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Re: Anyone with an FTP above 350w using short cranks? [TriByran] [ In reply to ]
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TriByran wrote:
Cool, have you tried anything shorter? 160 seems to be a bit of transition point.

Below 160mm just didn't feel right to me although to be fair I didn't spend a terrible amount of time acclimating. Interesingtly I had no problem putting out similar power on the flats below 160mm, but rolling and going uphill my power suffered. I felt like I lost some ability to generate torque. Again, I spend a week below 160mm (want to say they were 150mm). I have no power loss anywhere between 160mm - 172.5mm cranks on the TT bike. I always can produce about 10 watts higher on a road bike, so my experiences I'm sharing are all specific to my TT position that is sustainable for 4h30.

181 cm tall. In seam length is 79cm. ~68 kg.
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Re: Anyone with an FTP above 350w using short cranks? [TriByran] [ In reply to ]
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Inseam for leg length is 31”.

Power meter right now is vector 3. I’ve also used power tap rear hub and a power tap chainring. Ftp is a wee bit lower on the hub, but pretty much the same on chainring as pedals.

Yes...ftp in aero outside.

But... I do at least 90% of my riding on a lemond trainer inside. I don’t do much ftp specific stuff...and test it only a couple times a year at most. I do one day a week with super hard shortish intervals (4x3 mins at 120%, 3 min recovery) one day at 2x20@90% and one long ride 4hrs—with 6x10 at 90%, 3 min rest, and then 6x3 at 100%, 10 min 70-80% recoveries. If I don’t feel it on the 2x20 day I don’t stress about it. Just do a recovery ride instead...or take some caffeine and harden up. Some days I find the drive and some days I don’t...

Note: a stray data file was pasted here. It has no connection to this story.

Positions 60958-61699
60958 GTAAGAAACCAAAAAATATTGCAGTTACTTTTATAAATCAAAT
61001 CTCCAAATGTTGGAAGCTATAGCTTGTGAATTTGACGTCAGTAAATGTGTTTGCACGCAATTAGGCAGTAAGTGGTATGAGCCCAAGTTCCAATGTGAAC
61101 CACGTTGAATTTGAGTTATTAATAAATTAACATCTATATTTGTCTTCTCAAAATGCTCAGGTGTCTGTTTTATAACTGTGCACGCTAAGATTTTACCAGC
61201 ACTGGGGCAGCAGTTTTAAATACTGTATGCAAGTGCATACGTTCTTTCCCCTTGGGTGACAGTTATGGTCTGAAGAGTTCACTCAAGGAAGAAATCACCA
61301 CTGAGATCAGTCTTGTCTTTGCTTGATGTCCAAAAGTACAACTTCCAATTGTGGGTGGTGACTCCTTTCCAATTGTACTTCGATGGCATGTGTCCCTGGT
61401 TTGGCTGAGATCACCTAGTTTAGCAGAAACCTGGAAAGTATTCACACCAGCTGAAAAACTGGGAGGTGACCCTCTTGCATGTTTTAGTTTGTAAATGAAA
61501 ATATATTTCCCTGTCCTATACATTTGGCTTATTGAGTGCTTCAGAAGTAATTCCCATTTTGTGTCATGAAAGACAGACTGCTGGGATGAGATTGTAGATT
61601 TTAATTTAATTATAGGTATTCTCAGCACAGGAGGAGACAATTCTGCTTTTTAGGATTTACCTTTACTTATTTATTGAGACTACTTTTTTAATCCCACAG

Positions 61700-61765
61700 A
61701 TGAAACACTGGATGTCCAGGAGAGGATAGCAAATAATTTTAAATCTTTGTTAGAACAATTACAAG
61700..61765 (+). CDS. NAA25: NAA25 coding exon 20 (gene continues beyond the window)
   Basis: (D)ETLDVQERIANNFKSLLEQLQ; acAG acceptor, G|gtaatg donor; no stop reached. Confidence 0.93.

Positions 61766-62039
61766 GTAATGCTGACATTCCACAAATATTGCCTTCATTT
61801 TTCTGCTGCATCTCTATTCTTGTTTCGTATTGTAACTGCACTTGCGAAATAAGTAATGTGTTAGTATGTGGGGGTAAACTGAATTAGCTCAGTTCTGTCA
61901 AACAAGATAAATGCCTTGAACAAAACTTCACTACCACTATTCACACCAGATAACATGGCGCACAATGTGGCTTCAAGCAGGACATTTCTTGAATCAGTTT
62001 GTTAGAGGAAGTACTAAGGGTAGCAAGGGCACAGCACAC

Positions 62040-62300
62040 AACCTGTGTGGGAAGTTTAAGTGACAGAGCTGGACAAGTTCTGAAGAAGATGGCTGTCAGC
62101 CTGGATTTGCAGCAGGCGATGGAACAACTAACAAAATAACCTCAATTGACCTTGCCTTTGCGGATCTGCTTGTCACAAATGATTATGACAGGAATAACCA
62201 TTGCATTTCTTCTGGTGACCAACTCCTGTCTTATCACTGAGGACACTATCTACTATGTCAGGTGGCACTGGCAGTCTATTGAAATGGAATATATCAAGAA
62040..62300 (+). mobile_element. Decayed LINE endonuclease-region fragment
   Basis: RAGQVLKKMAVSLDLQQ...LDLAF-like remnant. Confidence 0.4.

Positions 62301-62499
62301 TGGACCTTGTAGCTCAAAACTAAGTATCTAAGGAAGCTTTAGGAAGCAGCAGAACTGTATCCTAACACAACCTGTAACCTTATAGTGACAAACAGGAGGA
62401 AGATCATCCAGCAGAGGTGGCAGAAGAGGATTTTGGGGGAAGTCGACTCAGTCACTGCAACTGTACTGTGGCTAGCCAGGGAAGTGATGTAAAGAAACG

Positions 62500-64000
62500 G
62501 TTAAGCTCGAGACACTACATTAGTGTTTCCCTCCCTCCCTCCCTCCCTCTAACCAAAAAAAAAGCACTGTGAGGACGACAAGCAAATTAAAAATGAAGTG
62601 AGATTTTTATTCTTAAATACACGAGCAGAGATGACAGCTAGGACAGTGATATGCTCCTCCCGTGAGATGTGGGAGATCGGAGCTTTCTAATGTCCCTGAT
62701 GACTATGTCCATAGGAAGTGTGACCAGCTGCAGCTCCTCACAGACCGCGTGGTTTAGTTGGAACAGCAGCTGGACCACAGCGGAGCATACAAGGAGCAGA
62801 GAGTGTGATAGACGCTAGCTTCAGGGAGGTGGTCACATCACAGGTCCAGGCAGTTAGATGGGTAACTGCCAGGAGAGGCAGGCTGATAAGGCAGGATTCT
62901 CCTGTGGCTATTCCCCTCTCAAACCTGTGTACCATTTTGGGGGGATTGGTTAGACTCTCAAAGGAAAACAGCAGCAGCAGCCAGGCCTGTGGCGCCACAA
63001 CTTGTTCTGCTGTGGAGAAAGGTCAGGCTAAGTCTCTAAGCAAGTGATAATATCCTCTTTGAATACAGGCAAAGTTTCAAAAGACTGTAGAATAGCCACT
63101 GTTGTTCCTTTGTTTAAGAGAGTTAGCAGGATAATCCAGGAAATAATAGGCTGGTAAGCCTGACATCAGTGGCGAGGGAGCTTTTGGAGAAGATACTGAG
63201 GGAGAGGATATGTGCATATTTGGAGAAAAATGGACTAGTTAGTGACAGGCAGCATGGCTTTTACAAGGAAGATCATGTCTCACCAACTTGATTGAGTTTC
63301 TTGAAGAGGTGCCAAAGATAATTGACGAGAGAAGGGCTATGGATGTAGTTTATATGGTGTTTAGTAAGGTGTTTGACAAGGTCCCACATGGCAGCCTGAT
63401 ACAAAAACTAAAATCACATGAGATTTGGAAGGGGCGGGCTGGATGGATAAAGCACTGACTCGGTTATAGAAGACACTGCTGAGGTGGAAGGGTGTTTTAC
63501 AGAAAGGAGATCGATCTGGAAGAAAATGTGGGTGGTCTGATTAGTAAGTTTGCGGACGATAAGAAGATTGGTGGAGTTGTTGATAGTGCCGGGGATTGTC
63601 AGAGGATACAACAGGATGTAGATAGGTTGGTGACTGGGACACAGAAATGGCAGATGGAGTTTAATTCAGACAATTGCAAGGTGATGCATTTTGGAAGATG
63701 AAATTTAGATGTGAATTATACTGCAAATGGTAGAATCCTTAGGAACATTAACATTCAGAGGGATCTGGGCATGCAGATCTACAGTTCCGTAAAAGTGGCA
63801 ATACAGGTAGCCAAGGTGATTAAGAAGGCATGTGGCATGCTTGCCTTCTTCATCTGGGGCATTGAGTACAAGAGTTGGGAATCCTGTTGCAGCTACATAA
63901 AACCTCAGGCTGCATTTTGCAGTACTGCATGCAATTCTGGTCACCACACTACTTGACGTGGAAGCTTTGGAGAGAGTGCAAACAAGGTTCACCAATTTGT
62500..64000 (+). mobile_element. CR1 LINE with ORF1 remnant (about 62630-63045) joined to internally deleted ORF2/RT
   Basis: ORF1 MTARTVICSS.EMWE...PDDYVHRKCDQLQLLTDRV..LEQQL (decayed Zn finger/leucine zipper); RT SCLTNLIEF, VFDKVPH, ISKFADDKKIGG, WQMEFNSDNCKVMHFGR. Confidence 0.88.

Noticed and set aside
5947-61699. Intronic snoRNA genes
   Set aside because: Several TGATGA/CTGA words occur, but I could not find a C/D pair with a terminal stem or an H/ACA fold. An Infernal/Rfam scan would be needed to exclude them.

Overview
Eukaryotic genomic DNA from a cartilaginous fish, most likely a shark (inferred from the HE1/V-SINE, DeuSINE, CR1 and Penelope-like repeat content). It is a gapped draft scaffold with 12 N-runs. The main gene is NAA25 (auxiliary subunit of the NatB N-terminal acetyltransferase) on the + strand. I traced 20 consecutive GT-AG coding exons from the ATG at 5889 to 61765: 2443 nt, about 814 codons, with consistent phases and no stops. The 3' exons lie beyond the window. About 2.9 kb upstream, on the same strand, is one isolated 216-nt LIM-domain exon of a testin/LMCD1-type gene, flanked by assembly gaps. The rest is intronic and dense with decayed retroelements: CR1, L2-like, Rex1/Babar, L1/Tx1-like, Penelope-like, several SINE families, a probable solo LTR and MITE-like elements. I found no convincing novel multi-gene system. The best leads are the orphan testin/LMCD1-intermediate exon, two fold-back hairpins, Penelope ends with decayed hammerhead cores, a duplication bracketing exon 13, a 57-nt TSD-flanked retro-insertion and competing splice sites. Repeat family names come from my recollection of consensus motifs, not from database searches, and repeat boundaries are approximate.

Other days are recovery rides at 60% or less for usually 75mins.

When I first went to 145s I spun at avg 102 for about six months. But I’ve slowly found a more powerful and sustainable effort in the low 80s. When doing z2/3 I spin around 90.
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Re: Anyone with an FTP above 350w using short cranks? [turdburgler] [ In reply to ]
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Hi, I do not have 350 but I'm not far either.
2 years ago I had 175, but because I had it on the TT since it was used.
go to 172.5, go to 170, and with all the reading that I find, get excited for a 165, buy a new rotor crankset.